Leaving Everything Behind to Travel the World

I would not consider myself a world traveller. I might be far from that to be honest. I am too much of a coward to travel the world.

The idea of leaving everything behind for good and move somewhere else just to explore some remote parts of the world scares the shit out of me.

Also I just never seem to have enough money to do so anyways. At least that is what I used to tell myself for quite some time. But now travelling the Philippines for two months I have to admit to myself that money was just a lame excuse.

Which leaves me with just being a coward.


The most fun thing about travelling for me is looking at myself and how I change along the trip. I love the first days, where I am filled with regret about leaving home and I am in my head all the time, having weird thoughts. I am just really terrible at guilt-free travelling it seems.

I dislike leaving stuff behind. It might be work I have not yet finished. Or friends and family I won’t see for quite some time.

Also, there is a big opportunity cost involved: I could do so much (more important?) stuff in the time I am travelling. In my case, these are two full months I cannot work on existing projects or find new ones. And this thought freaks me out!

The same goes with the money I spend on the trip: I could use it on so much other (better?) investments. It seems I am still quite bad at spending money on myself and not worry about it. It’s just one of my bigger issues, I guess. I am still bad at giving myself a little gift from time to time and accept it with joy.

Yet, I am drawn towards travelling the world. It excites me. Something inside me always makes me do it nonetheless the stupid excuses my mind comes up with.

I am attracted to the unknown and drawn towards uncertainty. And although I love to have my own home and the security it provides, the urge to explore the world seem to win me over every time.

And then it is time to follow this call and go on a journey.

The first days are the best. It is in these days when I learn the most about myself. Also, I love the way I begin to change over these first couple of days. Sometimes it takes me only some days to get into the “zone”, sometimes it takes me way longer. This time I still didn’t quite feel at ease with myself after two weeks. I guess I sometimes make it harder for myself than it has to be. I don’t know.

But as soon as I accept the fact that I am on “holiday” now and this is what my life will look like for the next couple of weeks/months I tend to begin to relax. I begin to rediscover the “joy of doing nothing”.

It’s when I am practicing acceptance that I am beginning to find joy in the journey again. It starts to become an adventure.

Whatever you resist, persists. And as soon as I stop resisting my urge to “do stuff” and to “control how things are supposed to be” I somehow begin to relax. Everything somehow magically begins to go with the flow.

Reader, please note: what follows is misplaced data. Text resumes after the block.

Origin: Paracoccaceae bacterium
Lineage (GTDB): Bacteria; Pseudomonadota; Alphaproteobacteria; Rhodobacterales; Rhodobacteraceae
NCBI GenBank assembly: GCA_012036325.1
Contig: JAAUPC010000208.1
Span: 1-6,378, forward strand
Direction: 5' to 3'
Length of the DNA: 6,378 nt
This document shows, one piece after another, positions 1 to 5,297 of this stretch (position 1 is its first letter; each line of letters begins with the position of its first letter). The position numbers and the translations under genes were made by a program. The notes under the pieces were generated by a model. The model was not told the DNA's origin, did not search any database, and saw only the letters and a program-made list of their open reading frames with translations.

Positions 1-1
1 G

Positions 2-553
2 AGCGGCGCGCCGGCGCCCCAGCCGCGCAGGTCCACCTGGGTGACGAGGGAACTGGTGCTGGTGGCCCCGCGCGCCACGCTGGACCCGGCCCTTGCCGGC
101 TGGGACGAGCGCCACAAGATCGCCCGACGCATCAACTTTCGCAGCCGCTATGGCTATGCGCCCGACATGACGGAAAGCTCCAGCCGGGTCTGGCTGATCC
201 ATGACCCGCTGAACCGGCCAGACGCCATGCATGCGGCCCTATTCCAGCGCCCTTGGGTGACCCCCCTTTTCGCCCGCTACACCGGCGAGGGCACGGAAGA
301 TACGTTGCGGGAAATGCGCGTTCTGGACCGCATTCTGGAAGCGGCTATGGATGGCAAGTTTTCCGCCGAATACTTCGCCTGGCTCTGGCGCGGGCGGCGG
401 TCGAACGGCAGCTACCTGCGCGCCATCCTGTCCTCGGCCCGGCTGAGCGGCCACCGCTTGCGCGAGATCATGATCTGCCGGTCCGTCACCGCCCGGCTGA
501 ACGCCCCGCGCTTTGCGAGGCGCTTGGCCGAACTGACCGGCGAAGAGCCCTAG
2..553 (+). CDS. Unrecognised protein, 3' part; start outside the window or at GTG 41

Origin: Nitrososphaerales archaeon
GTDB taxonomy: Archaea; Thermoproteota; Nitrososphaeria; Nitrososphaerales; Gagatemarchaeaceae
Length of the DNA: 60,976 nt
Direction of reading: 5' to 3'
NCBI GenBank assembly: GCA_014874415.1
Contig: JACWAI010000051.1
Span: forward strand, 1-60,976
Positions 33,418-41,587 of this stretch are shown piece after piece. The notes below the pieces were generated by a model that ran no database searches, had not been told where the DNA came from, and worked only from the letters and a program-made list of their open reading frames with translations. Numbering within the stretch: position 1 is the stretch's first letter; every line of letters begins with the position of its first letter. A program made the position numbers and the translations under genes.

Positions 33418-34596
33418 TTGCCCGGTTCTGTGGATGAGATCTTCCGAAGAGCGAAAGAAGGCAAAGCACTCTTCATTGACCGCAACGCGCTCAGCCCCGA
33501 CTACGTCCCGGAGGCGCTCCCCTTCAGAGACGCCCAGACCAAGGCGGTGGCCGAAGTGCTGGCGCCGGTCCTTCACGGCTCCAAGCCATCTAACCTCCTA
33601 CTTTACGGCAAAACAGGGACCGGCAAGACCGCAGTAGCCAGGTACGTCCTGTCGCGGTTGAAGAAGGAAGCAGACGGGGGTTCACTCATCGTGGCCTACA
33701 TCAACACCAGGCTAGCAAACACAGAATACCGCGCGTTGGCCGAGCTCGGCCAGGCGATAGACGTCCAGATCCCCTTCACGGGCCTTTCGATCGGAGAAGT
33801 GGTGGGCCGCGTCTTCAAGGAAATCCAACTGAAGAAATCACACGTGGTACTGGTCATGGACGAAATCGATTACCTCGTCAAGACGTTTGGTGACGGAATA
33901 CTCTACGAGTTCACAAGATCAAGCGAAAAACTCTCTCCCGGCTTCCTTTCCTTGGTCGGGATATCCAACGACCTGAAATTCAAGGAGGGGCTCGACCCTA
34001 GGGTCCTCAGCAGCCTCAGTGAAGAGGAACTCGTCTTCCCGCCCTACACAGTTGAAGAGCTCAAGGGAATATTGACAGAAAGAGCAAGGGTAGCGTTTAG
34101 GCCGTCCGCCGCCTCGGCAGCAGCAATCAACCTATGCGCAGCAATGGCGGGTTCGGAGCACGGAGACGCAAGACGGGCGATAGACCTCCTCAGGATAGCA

It’s like I was fighting the current in a strong river. Instead of just letting myself go and let the river take me wherever it might lead me, I am wasting all my energy to fight it. And soon I get exhausted and angry about myself and the fact that I am still stuck at the same place.

I just don’t like to let go. I want to control where I am heading. And I want to know in advance where the path will be leading me in the end.

Maybe that’s also the reason the first couple of days are the most difficult for me when I start out my travel. I have to learn to surrender first. I have to let go of the fear of the unknown. I might come across dangerous things. People might harm me. And my closest friends and family are not there to help me out if I might need some help and assistance. It’s scary.

Yet, isn’t that the beauty of every new journey? The simple fact that you don’t know where you will ultimately end up. The fact that you might just see a tiny bit ahead and – at first – it freaks you out. But soon you realize (if you let it happen) that this little bit of vision is all that you need and is also enough.

Like driving your car through foggy night, you might not see far ahead, yet you can always tell if you are still on track or not. And somehow this is all you need to know in life anyways.

Sometimes we have to let go of being in control. I have to remember myself from time to time to let my inner control freak rest for a while. I have to invite some variety and uncertainty into my life.

Yes, I could plan ahead every tiny detail of my life in advance. Still I would not be able to predict all the experiences I will gain and how they will shape me along the way. I could predict all the people I will meet and how they will touch me and change me in very little and yet subtle ways. Life is just a little bit too random to do so.

Maybe it’s time to step into the unknown and embrace whatever it has to offer for you.

Maybe it’s time to stop being a coward.

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  • TheSimpleHomemaker

    We travel the country full-time–my husband and I and our (soon-to-be-any-day-now) eight children, plus a dog and a kitten. There is no safety net, no home to go back to, no big bank account. We lose the “control” part of control freak long ago. It’s much smoother if you let go and get going.

    There’s a verse in the Bible that says, “Do not worry about tomorrow, for today has enough trouble of its own.” That’s not exactly comforting–ha ha– but it parallels your fog scenario. Focus on the present with a vision in mind for the future and the lessons of the past securely tucked away in your mind.

    Happy travels!

  • Thomas Mondel

    Cool analogy. I have to remember that one. Thanks and see you around!